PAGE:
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The Paw Print

News for Wildcats, by Wildcats.

The Paw Print

News for Wildcats, by Wildcats.

The Paw Print


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The issue with Sephora and young girls

Senior Editor-in-Chief Leah Smolen dives into the controversy surrounding young girls and makeup
Leah Smolen
Ever wonder why there are so many young girls shopping for makeup in places like Sephora and Ulta? You can blame social media and influencers for inspiring these trends.

If you’ve been online or to a makeup store in the past few months, it’s likely that you’ve seen a video or experienced a young shopper being less-than-kind to an employee or another shopper. 

Young children, especially girls, are not new to playing with makeup and skincare. 

In fact, some of my fondest childhood memories come from sparkly eyeshadow palettes from Claire’s or sneaking a facemask from my mothers bathroom. 

But how much makeup and skincare should adolescents really be exposed to?  

A new phenomenon labeled “Sephora Kids,” has become a prevalent topic online and with parents today. 

Should parents be allowed to let their young children, under 12 years old, use retinols and other expensive skincare products on their faces? 

Over the past few  months, but especially post-holiday season, teens and adults alike have noticed their favorite products have been nowhere to be found on shelves. 

The culprit? Young kids with potentially too much access to the internet and their parents’ credit cards.

Tiktok User @nomoredanny compiles videos made by other influencers to highlight the damage done to stores by the younger kids. 

In one video, she states, “They [under 13 year olds] go up to the sample section and quite literally destroy everything and make a huge mess that they don’t even bother cleaning up.” 

The video showcases messy tester products and destroyed packaging, which can be found at many Sephora stores. 

But why? Why are these young girls engaging in this behavior?

Online, beauty influencers show off their skincare and makeup routines, often containing expensive products meant for adult and aging skin. 

Younger kids can see this content on TikTok, YouTube Shorts, or Instagram Reels, and, quite simply, want to be included.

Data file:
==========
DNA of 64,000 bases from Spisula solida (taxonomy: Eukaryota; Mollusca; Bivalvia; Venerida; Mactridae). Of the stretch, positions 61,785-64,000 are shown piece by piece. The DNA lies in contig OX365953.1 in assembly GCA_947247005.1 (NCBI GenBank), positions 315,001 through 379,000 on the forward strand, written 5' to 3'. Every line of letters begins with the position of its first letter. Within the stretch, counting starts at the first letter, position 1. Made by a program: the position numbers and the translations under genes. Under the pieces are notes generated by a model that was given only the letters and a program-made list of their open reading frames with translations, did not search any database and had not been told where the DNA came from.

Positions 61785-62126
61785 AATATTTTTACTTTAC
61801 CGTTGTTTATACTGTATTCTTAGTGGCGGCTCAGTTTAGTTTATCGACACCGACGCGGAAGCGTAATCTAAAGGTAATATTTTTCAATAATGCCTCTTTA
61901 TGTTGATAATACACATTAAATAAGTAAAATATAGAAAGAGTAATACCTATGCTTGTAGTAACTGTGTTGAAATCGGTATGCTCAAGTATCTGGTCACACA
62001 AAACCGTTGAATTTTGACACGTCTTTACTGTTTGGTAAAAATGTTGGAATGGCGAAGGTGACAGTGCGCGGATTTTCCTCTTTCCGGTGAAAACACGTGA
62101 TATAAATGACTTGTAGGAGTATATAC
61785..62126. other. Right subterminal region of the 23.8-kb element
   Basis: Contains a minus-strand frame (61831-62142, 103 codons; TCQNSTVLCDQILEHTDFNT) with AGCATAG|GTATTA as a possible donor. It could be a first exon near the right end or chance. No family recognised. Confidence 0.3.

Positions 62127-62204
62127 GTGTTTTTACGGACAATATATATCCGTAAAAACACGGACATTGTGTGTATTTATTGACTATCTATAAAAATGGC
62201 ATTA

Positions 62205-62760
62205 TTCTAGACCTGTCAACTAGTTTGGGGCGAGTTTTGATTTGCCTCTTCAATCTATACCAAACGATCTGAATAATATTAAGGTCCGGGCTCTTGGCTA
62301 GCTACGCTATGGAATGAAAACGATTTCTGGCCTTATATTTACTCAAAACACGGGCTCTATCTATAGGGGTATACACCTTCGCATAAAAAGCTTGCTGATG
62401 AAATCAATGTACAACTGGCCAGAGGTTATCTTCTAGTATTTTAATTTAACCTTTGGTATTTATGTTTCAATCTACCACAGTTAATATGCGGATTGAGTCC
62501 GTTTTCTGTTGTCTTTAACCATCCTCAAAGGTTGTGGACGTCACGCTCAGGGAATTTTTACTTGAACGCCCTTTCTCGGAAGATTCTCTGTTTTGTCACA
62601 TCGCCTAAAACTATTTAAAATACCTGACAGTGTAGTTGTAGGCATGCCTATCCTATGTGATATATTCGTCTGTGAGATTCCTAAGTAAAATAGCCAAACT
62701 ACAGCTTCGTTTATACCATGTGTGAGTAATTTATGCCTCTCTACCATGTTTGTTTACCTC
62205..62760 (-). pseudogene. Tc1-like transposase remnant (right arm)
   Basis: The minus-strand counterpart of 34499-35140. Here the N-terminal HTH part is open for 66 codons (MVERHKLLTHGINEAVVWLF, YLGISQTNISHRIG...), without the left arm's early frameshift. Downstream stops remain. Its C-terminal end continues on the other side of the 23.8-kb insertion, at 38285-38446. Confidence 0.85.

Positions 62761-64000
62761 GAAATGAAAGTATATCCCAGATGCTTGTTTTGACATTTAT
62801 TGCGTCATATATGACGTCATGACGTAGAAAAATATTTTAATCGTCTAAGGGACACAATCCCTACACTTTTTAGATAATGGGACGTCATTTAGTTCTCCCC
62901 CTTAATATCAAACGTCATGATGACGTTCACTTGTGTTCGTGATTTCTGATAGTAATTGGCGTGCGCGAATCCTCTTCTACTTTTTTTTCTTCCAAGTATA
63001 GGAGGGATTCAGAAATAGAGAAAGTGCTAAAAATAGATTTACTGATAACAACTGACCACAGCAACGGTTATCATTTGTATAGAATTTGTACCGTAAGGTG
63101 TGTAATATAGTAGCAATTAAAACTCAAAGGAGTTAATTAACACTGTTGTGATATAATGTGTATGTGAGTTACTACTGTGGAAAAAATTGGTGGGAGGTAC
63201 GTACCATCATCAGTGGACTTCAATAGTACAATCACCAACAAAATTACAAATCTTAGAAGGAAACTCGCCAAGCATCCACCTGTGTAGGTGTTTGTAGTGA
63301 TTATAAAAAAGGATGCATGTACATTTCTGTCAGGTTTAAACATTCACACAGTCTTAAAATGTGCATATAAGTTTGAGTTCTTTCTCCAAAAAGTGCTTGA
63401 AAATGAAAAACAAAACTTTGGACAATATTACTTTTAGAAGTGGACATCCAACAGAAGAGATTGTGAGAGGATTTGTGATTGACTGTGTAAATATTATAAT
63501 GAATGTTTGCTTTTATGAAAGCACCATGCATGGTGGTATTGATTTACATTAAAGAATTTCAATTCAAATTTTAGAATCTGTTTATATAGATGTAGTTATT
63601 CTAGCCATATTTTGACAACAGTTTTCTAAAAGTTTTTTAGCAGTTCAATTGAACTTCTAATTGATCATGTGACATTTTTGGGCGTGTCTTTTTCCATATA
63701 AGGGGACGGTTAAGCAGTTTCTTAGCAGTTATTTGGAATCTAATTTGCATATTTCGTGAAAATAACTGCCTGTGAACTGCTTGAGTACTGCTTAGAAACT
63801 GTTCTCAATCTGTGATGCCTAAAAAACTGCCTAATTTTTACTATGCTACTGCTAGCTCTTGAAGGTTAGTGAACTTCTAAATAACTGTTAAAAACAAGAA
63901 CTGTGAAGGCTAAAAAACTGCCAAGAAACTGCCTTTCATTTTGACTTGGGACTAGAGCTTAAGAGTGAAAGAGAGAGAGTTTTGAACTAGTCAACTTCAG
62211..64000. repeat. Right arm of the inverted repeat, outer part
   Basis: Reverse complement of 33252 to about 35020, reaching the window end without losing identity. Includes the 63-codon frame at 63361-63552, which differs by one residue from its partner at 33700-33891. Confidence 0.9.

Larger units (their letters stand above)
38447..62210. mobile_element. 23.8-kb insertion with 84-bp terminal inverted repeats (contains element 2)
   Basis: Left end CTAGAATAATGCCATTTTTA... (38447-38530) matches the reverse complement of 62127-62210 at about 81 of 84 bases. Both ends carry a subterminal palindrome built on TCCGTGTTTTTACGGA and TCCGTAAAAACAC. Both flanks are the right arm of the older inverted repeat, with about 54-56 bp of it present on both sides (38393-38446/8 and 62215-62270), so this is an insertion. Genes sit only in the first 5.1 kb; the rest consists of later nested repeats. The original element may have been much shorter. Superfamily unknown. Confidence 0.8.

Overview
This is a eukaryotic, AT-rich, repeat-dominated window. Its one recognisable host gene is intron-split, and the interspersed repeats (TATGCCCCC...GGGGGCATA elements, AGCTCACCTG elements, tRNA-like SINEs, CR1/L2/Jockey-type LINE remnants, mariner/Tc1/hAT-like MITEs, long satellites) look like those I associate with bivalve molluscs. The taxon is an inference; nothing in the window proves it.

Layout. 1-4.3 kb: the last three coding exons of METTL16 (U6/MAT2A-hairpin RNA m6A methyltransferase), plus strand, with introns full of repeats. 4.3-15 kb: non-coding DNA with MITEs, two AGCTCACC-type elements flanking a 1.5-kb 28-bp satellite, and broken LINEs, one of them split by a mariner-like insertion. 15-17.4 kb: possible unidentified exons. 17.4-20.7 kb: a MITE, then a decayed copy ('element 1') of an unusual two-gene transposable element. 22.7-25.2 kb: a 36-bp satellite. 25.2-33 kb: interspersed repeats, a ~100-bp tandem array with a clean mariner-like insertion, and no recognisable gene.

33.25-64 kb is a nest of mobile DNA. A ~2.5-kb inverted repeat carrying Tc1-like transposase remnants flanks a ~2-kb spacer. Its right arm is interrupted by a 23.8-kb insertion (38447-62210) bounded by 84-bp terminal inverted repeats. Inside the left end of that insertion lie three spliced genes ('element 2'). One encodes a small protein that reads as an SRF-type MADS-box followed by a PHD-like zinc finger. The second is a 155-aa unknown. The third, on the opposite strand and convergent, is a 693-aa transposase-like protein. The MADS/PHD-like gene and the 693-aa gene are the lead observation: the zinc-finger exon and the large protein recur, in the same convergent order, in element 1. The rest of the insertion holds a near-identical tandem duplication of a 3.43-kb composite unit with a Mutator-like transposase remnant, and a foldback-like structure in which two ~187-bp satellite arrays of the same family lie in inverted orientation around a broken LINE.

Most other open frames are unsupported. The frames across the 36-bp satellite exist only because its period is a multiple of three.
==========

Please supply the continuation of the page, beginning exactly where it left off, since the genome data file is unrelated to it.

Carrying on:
Some may ask their parents for the products or gift cards. 

Harmless, right? 

Unfortunately, no. Lots of skincare products are made to target specific issues that can cause more harm than good if used incorrectly. 

One specific product that has gained traction is the Drunk Elephant A-Passioni Retinol Cream. Retinol is a product that can come in a cream or serum formula made of vitamin A, specifically made to reduce wrinkles and signs of aging. 

Drunk Elephant products have become very popular to more than just their targeted audience.
(Leah Smolen)

This probably doesn’t sound too bad, until you realize that the molecules in retinol do not stay on your epidermis like most skincare does, but rather goes deeper into your skin to the dermis. Because of this, the product can cause irritation and dry skin, which can have a lasting effect. 

 The product isn’t recommended for those under 25, and should be used sparingly at that. 

Retinol can thin out and make the skin more susceptible to UVA rays and sunburn for younger users. Too much exposure to UV radiation can cause skin problems later in life, including melanoma. 

In addition to age and benefit concerns, another  problem that has raised concerns is the pricing of products popular among young children. 10mL of retinol is $28.00, which is pricey for a 7-year-old. 

Other popular products, like the Glow Recipe Cloudberry Bright Essence Toner, sit at $38 dollars for 75mL, or any of the Sol de Janeiro Perfume Mist, which range from $24.00-$38.00.  

This is not too expensive for teens or adults, but for a young child to use or play with, it adds up quickly. 

My take on the issue: I don’t see anything wrong with young children, with the approval of parents, playing with age-appropriate makeup and skincare.

A trip to Claire’s or the drugstore could suffice for any play makeup or moisturizer needs. The negative consequences outweigh any potential benefits these products have, especially later in life for the kids who already seem to care so much about their skin. 

Workers and customers alike can only begin to hope for a cleaner, kinder shopping environment.

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